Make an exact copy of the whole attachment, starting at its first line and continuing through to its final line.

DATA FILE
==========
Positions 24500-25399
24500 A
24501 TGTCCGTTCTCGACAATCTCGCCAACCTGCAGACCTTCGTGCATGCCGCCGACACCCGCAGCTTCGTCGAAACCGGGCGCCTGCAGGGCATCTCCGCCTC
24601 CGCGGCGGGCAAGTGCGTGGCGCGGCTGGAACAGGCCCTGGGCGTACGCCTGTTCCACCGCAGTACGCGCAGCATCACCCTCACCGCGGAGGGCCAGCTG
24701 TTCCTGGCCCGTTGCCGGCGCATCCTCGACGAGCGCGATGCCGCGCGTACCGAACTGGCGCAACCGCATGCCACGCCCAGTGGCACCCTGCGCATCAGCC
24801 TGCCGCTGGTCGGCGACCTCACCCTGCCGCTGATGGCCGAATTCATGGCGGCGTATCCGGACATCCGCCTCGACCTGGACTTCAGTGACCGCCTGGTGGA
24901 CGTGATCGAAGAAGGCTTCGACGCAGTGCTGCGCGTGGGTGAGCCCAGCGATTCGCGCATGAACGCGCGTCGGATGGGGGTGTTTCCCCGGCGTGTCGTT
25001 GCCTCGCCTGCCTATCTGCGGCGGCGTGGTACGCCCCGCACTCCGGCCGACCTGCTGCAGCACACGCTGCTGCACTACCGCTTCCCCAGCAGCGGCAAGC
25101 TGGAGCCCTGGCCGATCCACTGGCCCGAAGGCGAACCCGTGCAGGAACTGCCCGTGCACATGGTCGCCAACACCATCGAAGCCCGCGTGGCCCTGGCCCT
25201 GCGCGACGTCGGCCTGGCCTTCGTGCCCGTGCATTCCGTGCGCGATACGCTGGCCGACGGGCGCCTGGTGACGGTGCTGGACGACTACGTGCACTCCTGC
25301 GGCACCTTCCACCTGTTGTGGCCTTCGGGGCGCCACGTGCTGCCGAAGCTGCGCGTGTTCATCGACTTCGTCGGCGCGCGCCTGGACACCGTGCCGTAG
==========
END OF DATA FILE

Positions 24500-25399
24500 A
24501 TGTCCGTTCTCGACAATCTCGCCAACCTGCAGACCTTCGTGCATGCCGCCGACACCCGCAGCTTCGTCGAAACCGGGCGCCTGCAGGGCATCTCCGCCTC
24601 CGCGGCGGGCAAGTGCGTGGCGCGGCTGGAACAGGCCCTGGGCGTACGCCTGTTCCACCGCAGTACGCGCAGCATCACCCTCACCGCGGAGGGCCAGCTG
24701 TTCCTGGCCCGTTGCCGGCGCATCCTCGACGAGCGCGATGCCGCGCGTACCGAACTGGCGCAACCGCATGCCACGCCCAGTGGCACCCTGCGCATCAGCC
24801 TGCCGCTGGTCGGCGACCTCACCCTGCCGCTGATGGCCGAATTCATGGCGGCGTATCCGGACATCCGCCTCGACCTGGACTTCAGTGACCGCCTGGTGGA
24901 CGTGATCGAAGAAGGCTTCGACGCAGTGCTGCGCGTGGGTGAGCCCAGCGATTCGCGCATGAACGCGCGTCGGATGGGGGTGTTTCCCCGGCGTGTCGTT
25001 GCCTCGCCTGCCTATCTGCGGCGGCGTGGTACGCCCCGCACTCCGGCCGACCTGCTGCAGCACACGCTGCTGCACTACCGCTTCCCCAGCAGCGGCAAGC
25101 TGGAGCCCTGGCCGATCCACTGGCCCGAAGGCGAACCCGTGCAGGAACTGCCCGTGCACATGGTCGCCAACACCATCGAAGCCCGCGTGGCCCTGGCCCT
25201 GCGCGACGTCGGCCTGGCCTTCGTGCCCGTGCATTCCGTGCGCGATACGCTGGCCGACGGGCGCCTGGTGACGGTGCTGGACGACTACGTGCACTCCTGC
25301 GGCACCTTCCACCTGTTGTGGCCTTCGGGGCGCCACGTGCTGCCGAAGCTGCGCGTGTTCATCGACTTCGTCGGCGCGCGCCTGGACACCGTGCCGTAG